SPOKANE, Wash. — The Spokane City Council unanimously passed two zoning change proposals during their meeting Monday night that could lead to more than 100 more housing units being built in the city.
According to Spokane Assistant City Planner Kevin Freibott, the proposals came after property owners asked the city for zoning changes due to the current zoning not allowing for future building plans they had for their property. In all, the council voted on five proposals.
Two of those changes dealt with changing lots to high density or multi-family residential zones. In total, the changes could lead to 110 or more housing units being built in the coming years. According to Freibott, paving the way for more housing has been a priority for the city.
I would say that addressing the housing shortage in the city is a major concern for the city," he said. "It's clearly been declared by both the mayor and the council that these are major issues of concern."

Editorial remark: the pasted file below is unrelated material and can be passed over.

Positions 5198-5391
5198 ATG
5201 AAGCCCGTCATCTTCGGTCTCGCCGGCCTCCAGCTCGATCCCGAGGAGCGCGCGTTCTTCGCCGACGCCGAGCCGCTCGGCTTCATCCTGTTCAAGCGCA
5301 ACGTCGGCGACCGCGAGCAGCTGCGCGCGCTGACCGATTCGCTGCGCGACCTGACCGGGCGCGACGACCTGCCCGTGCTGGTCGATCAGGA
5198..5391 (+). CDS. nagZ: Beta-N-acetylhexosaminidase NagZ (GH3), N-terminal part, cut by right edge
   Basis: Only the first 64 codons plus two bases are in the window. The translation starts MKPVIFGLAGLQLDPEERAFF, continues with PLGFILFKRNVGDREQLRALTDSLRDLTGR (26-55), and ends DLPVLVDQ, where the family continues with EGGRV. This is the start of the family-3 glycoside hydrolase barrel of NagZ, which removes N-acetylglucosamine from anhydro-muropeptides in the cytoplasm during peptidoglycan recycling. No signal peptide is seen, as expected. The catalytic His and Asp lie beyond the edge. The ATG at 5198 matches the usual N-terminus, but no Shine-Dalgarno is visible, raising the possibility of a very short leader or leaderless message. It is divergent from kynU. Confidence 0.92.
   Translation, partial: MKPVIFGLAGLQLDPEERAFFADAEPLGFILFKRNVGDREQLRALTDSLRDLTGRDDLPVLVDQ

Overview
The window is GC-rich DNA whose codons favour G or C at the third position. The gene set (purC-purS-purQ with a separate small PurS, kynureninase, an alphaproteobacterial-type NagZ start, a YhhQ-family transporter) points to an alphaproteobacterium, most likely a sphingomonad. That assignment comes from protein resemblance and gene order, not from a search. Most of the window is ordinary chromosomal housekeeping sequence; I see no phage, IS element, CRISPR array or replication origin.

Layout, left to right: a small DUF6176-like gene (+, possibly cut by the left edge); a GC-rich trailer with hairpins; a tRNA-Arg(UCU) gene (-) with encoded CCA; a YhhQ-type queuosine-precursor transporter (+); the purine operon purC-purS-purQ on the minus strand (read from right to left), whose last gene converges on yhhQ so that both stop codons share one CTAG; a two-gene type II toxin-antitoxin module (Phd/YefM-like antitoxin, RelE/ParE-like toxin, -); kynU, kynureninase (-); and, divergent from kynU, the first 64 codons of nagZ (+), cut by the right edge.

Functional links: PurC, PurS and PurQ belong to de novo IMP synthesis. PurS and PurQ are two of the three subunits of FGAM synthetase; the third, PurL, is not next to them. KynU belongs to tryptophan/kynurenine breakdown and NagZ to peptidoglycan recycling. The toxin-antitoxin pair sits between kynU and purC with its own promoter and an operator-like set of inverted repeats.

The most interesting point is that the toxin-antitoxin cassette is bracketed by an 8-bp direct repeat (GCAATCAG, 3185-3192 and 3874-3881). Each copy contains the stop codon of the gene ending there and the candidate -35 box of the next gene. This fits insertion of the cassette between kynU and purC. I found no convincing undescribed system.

One of the two zoning changes that involve residential buildings affects a lot on East Cleveland Avenue, while the other involves a group of lots on West Sinto and West Maxwell Avenues.
Lindsay Kornegay, a lawyer with Witherspoon-Kelley who represented one of the property owners who asked for a zoning change on East Cleveland Avenue, said her client plans to building more housing units in response to the city's housing crisis.
"We believe that this change will have a positive impact not only on the neighborhood by developing what is currently vacant land, but on Spokane generally, in our present housing crisis, putting otherwise vacant land to its highest and best use should be a priority," she said.
Even with the changes being passed, Freibott said the owners will still have to go through the normal permit application processes before they can start building. He also said that its hard to project how many units this will actually lead to being built, as the numbers given on proposals are a calculation of the maximum amount of units that can be built per acre on the property, and doesn't take into account things such as parking structures and landscaping.
The zoning change proposal process happens yearly, Freibott said, and takes about 10 to 14 months each time.